Apple confirms Tim Cook email about Mac Pro

Apple on Tuesday confirmed for The Loop that an email posted to the Mac Rumors forums was in fact from company CEO Tim Cook.

Cook responded to a customer’s concerns about the Mac Pro and emailed him directly. The email was then posted to the Web site’s forums.

“Although we didn’t have a chance to talk about a new Mac Pro at today’s event, don’t worry as we’re working on something really great for later next year,” said Cook in the email. He also pointed out that the current Mac Pro model was updated yesterday.

  • So much for secrecy

  • I just wish I knew what “later next year” means. Does it mean “late 2013” or does it mean more like “later… next year”.

    • Well, we know which one we can hope for…

    • Steven Fisher

      “Later, next year” could be as soon as Apple’s new year, which is September 2012.

      Not that I’d count on that, but it’s technically possible.

  • kvanh

    So the only Mac to get the axe so far is Peter’s favorite 17″ MacBook Pro.

    • Steven Fisher

      I wouldn’t assume that’s permanent. The 17″ has little room next to the 15″ Retina. But later a 17″ Retina would.

  • I think this is one of those rare zones where Apple’s secrecy does them nothing but harm. Everyone, even those of us who use them, will admit that a MacPro is at the thinnest edge of Apple’s business- even less than a product like FCPX. Knowing that it’s coming next year isn’t going to stop a business that needs it from purchasing the current model. A post house is going to buy what it needs to get work done. Only individual customers will try to hold out for the next 8-12 months for whatever this update holds. That’s such a small number of sales, that the typical rule of pre announcing killing sales of the current product is almost moot.

    Apple has been responsive in regards to these issues. It has with FCPX, by announcing upcoming features. And here it’s clearly seen that a yearlong shit-storm just isn’t worth the hassle. It’s unfortunate that they seem to get this message a step later than they should.

  • I really think they want people to accept the pro option is a Macbook, closed, with Thunderbolt devices connected (display, PCI tower, drives). Pick it up and go when you need to take your digital studio on the road with you; plug it in when you are back at the office/home and work on the high end stuff. Bigger businesses will have servers/render farms. Don’t need to take the Macbook? Grab your iPad or iPhone since your docs are in the cloud, even if your giant photography or video project isn’t.

    • Unfortunately Thunderbolt (though fast) isn’t fast enough for a lot of the PCIe peripherals that people buy a MacPro for.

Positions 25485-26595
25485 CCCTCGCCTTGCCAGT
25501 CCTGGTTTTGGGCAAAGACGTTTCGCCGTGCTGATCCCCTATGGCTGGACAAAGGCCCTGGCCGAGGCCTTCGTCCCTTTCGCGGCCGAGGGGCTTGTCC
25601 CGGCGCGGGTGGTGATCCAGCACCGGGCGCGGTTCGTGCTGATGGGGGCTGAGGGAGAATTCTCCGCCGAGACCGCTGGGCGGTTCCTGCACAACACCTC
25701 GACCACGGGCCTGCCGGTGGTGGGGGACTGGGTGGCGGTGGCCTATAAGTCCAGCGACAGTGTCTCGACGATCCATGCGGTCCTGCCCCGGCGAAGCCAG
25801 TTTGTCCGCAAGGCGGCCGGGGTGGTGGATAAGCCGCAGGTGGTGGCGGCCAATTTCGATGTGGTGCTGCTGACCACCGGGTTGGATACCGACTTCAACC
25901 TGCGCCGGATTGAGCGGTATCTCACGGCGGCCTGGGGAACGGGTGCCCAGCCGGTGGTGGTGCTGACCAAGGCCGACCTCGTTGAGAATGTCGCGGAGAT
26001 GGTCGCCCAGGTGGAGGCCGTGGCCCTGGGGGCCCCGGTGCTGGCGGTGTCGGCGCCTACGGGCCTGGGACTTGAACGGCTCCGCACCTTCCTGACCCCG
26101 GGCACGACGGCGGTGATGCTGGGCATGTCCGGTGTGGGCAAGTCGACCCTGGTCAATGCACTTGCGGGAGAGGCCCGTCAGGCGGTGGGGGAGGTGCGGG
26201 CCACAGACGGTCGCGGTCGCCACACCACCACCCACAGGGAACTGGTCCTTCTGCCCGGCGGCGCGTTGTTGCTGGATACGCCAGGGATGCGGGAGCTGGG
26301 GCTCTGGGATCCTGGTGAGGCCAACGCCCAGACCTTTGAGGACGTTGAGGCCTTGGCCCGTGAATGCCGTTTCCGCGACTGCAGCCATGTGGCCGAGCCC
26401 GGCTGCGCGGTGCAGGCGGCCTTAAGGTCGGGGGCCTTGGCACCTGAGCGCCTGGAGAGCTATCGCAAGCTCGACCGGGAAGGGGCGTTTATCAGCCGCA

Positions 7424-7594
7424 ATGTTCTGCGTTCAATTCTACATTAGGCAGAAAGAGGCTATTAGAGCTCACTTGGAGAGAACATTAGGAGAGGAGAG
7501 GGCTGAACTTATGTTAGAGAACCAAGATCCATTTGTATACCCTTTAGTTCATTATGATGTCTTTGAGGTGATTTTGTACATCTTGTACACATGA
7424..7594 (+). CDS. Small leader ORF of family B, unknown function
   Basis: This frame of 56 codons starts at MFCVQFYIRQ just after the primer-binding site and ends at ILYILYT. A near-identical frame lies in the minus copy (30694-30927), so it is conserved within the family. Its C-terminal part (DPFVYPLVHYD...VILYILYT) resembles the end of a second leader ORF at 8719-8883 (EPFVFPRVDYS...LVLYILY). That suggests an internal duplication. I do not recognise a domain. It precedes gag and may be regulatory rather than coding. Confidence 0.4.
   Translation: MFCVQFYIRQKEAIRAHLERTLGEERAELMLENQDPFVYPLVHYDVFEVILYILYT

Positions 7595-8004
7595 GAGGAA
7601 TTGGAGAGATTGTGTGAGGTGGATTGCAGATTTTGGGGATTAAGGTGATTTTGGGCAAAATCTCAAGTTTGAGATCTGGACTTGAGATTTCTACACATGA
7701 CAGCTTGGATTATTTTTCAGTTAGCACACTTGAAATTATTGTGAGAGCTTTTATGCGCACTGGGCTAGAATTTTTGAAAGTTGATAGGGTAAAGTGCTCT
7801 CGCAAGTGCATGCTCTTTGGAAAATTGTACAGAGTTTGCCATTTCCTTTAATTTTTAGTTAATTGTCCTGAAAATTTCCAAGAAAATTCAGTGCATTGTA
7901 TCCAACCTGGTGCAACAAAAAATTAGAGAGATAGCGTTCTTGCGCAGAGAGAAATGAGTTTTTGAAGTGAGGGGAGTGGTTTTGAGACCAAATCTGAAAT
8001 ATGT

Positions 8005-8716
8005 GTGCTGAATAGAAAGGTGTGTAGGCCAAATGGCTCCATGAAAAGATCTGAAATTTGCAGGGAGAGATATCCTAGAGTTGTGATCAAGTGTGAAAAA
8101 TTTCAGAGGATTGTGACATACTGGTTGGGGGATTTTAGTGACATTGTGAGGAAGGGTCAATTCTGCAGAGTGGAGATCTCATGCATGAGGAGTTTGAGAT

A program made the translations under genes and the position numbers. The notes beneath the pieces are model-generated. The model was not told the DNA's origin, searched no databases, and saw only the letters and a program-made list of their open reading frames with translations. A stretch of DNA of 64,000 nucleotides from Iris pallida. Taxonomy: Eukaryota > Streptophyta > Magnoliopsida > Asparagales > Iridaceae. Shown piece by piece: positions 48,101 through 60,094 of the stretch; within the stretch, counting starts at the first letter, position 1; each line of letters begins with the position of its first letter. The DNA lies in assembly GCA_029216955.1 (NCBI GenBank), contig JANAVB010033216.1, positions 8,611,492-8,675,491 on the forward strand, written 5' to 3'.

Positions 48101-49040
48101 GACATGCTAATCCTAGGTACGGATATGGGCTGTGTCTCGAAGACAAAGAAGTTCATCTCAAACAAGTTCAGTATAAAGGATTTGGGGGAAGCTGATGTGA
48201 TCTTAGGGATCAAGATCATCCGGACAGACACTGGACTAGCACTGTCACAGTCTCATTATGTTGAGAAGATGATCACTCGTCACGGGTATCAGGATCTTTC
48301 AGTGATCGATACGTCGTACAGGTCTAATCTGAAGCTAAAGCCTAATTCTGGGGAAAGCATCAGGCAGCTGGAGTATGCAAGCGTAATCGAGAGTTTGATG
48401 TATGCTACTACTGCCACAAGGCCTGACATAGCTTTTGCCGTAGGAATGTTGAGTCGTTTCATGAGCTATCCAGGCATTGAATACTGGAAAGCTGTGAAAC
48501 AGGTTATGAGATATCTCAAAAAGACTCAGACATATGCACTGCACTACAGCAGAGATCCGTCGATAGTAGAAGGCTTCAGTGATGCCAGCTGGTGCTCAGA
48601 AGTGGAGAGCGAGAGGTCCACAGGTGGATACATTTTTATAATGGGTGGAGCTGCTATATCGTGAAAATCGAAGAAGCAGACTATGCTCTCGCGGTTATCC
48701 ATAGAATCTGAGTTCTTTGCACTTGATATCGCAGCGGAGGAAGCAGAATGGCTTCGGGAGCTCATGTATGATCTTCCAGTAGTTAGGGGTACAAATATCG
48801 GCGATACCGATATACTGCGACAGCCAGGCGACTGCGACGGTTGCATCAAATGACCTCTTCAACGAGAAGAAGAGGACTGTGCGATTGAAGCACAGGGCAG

Maybe, MAYBE… once TB get it’s 100GB/s upgrade, with more lanes, then Apple might have a case for modularity. But you’ll still be stuck with the laptop grade Intel processors vs the server-class Xeon 12 core ones that people really want in a MacPro. It’s a very small niche of customers. But if you’re in that niche, the last thing you’re worried about is portability.

      And it’s not like processor power and transfer speeds are catching up to the needs of this market. If all you were worried about is 1080p for broadcast, then I would say yes. But working in 4K is a reality for most film productions, and even 8K (demoed at NAB) is not as far over the horizon as some might think.

      These machines need to be at the crest of the wave. The fastest processors, loads of expandability, multiple GPUs.

  • semms that pro user and mania like me was given up by apple ….

    • Cwilby

      If Apple can, for one moment, take their collective heads, out of their collective arses, they may see that what they’ve tried with the Mac Tower was totally stupid. So we have to wait till 2013 or there abouts for the ‘real’ tower – bollocks! Apple have taken their eye of the ball because of iOS/iPads/iPhones etc. Perhaps, just perhaps, they might start to get back on track (the new Retina Macbook Pro seems to point to this). We can all wait till next year, its not the end of the world, but, its just another bollocksup they, and we, could have done without…

      • a friend of mine works for an outfit that subcontracts for ILM. The average workstation in his shop costs 15-20 THOUSAND dollars. Updating a 15k workstation annually is a CRAP business practice. a ~2 year refresh cycle is appropriate.

        • Cwilby

          the facts are – it will be 3 years, if we are lucky!

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